“Cabbages to sell! Fresh juicy cabbages to sell!”
“Neeraj bhai! What happened? What are you screaming about? What cabbages?”
Neeraj felt ashamed at the sudden lapse of self-control, and turned his face away.
“Now look here bhai. You shouldn’t lose heart. Right? Look at me! You can make a blockbuster movie on my goddamn life! See how the script would roll- a hard-hearted father who seems to have assisted his docile wife in the act of procreation only to beget himself a manager at his shop to do his accounts day and night without pay or rest; a son who grows up to detest those very astronomical units creeping and crawling on the walls of his father’s room which now threatens to trespass into his hallowed territory; the son therefore constructs his own little parallel world in the blissful holes of his flute, only to have his world crushed under the wrathful heels of his father’s boots. So what does the son do? Does he cry and mope around? Does he give in to his father? No! Absolutely not! This hero’s world might have been crushed to splinters, but his heart soared to the tune of the unheard- it shivered in delight to hear the soft bursting of clouds, the rhythmic ruminations of a cow chewing cud, the flirtatious touch of faded silk against stiff iron grills. So the hero cried out to the pigeons- ‘did you call me to join in your flight?’, and in their incomprehensible nods, he found the meaning of life….!”
Neeraj trembled with anger.
Do not give me your lie-infected life! Do not give me that! Do not!
“You think I didn’t try to make a career of my music? Of course I did! I rubbed my heels off on rough rude pavements, sliced opened my forearm while trying to board a running bus, won for myself shameful freckles and zits upon constant exposure to the merciless sun, and still, appeared in my best of forms when I glided into the sparkling music companies! I was flushed in the face….flushed with the intoxicating feeling of euphoria. Victory seemed but a few baby steps away… But you know what? They all turned out to be the same! The filthy little… And the worst part is that, they all speak my father’s language! The despicable language of profit and loss! They don’t feel music, they hammer it into parts and particles and sell them by the kilos! So I said- ‘No thank you sir!’ and left. Everyone knows why I came to live here in this slum. I came to live life on my own terms! Yes sir! Only that!”
Lies! Lies! Lies!
Neeraj felt his head burst.
Argh! Pride! The pride-in-a-vacuum! The dirt of the slums would never brush his heels, for he would forever glide over it…glide over it with leisurely flapping of his wings.
And Neeraj? Where had his pride taken him?
‘You are the pride of this revolution! You are the fiery youth of our Valley!’
The pride….the youth…all culminating in the grand finale…..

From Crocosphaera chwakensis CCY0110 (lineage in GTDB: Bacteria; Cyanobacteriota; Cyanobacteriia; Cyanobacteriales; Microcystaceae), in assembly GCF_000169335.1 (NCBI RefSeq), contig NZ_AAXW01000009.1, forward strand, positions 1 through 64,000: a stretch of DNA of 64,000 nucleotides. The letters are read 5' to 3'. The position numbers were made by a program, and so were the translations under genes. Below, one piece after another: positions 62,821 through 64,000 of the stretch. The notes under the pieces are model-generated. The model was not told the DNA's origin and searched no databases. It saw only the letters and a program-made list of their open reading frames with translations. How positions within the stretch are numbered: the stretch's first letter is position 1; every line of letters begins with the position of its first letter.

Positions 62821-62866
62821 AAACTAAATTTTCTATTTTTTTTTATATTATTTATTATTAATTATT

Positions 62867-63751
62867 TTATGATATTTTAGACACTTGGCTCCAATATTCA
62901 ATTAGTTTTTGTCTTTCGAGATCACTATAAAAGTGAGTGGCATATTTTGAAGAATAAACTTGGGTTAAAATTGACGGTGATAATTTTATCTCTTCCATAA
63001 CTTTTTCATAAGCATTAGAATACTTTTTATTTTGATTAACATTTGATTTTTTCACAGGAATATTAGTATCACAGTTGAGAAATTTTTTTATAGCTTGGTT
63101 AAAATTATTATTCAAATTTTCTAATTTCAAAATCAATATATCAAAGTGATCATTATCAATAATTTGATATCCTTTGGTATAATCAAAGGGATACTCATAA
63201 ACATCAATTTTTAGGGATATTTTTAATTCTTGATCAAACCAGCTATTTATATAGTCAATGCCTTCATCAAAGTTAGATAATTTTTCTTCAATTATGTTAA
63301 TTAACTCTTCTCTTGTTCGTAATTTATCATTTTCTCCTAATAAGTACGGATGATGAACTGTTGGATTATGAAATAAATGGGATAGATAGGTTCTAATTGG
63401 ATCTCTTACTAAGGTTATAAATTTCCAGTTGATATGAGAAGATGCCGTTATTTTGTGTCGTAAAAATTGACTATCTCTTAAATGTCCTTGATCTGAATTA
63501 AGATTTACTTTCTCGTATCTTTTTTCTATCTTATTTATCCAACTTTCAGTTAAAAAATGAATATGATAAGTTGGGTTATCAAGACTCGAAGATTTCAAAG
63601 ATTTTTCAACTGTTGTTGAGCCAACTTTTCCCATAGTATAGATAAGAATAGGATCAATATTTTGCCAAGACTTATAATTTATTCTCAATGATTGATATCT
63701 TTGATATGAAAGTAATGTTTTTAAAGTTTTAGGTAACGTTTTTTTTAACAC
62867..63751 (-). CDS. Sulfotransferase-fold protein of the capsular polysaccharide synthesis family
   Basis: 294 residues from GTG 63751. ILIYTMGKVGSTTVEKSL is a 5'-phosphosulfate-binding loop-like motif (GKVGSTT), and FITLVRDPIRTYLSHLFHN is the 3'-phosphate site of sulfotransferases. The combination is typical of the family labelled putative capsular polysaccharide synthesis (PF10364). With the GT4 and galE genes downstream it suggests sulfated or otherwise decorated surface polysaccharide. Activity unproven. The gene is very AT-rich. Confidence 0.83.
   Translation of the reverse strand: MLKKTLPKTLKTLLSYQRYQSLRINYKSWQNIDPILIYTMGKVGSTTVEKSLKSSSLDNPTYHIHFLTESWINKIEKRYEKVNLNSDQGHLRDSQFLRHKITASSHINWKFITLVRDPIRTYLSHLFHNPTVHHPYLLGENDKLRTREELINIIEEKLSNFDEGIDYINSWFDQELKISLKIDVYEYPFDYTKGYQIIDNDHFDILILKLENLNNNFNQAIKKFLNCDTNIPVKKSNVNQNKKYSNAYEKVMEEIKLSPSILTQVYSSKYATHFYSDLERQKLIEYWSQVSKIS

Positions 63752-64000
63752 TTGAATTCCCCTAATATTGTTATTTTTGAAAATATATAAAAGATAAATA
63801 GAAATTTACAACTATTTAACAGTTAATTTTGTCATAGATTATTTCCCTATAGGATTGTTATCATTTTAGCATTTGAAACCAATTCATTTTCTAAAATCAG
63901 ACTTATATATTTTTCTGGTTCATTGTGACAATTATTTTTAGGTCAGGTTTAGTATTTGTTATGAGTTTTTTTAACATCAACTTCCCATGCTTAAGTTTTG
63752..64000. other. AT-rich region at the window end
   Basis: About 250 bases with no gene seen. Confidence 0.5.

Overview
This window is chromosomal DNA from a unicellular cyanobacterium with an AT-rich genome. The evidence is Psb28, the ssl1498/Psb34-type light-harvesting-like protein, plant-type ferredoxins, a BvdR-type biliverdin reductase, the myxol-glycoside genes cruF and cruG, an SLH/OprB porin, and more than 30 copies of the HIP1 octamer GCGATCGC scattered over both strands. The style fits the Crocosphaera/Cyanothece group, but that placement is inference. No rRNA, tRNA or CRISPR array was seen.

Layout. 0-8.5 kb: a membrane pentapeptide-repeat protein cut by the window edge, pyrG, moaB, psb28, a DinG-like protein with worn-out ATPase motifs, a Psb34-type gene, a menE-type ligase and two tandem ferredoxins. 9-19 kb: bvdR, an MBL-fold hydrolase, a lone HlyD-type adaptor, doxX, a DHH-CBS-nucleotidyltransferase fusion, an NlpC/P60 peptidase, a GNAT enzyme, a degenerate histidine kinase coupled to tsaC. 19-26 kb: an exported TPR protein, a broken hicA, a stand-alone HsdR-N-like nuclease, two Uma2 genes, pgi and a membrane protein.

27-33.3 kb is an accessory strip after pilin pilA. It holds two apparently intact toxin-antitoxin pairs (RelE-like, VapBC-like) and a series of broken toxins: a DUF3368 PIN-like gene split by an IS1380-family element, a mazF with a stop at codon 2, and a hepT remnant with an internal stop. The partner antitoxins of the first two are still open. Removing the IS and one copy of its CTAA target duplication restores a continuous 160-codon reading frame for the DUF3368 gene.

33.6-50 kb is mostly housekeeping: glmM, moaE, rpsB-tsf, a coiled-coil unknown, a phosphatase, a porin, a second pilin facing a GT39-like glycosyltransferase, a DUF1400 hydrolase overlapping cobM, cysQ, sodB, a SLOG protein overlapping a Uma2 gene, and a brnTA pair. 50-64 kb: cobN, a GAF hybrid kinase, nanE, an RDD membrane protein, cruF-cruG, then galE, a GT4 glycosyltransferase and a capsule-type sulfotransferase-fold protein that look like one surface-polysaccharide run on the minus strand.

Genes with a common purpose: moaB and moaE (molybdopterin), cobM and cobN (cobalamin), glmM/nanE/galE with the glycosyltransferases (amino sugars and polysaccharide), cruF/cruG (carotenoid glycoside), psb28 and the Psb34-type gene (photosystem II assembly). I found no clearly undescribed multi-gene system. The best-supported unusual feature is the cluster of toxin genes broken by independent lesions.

The army men, the weeks of torturous interrogation and finally, being rendered a cripple for life….
Now I am a stagnant pool! Come to me all you weeds, I would make a blanket of you and shroud myself!

Shomir appeared annoyed when he left Neeraj’s shack.
He had been there with a set purpose. He had expected the cripple to help him. After all, Neeraj was the only man in the slum to whom Bonhi would fly in her so-called moments of distress.
‘Hah! As if we don’t know what sort of consolation she seeks from the cripple! A cripple! A cripple alone has the power to satisfy a whore? Is that it? I will show her….’
Bonhi.
Desire.
Drug-induced desire that he would puncture into his veins….
She had rebuked him once- “You want to sleep with me? Ha! First get money to feed yourself! You think you are too good, don’t you? Let me tell you how good you are…you are as good as that street dog’s backside!”
And her gurgling laughter had hacked down his chiffon wings. He had felt the grains of earth touch his feet. He had recoiled in disgust.

“So? The flute-player had come to you again?”
Neeraj didn’t need to look up. He could tell what stood before him.
A thick black cascade of hair with the bottle-green plastic comb stuck on to it, dark caterpillar eyebrows that would huddle up in moments of deep distress, the unmistakable stench of soil…soil specked with dust and grime.
“Dhoritri. Don’t do this to the….”
“Don’t do this to whom? To that worn-out-whore of Birati? To that vulgar woman who sells her flesh by the kilos at street corners? From where does these sudden spurts of sympathy come, huh?”
Neeraj sighed. This happened every night. With tiring precision.
“I have absolutely no sympathy for her! Why should I care for a whore? Don’t I have enough troubles of my own? Who is she? Huh? Who….who is she?”
In a sudden burst of anger, Neeraj had flung an earthen pitcher towards the door. It crashed at the threshold…There was no water in it.
He now pushed open the tiny window beside his cot with the end of his crutch, and started screaming-
“Wretched whore! Does this slum look like a hell-hole for you cheap women? Get out of our lives! Get out!”
Dhoritri stood smiling by the shattered remains of the pitcher.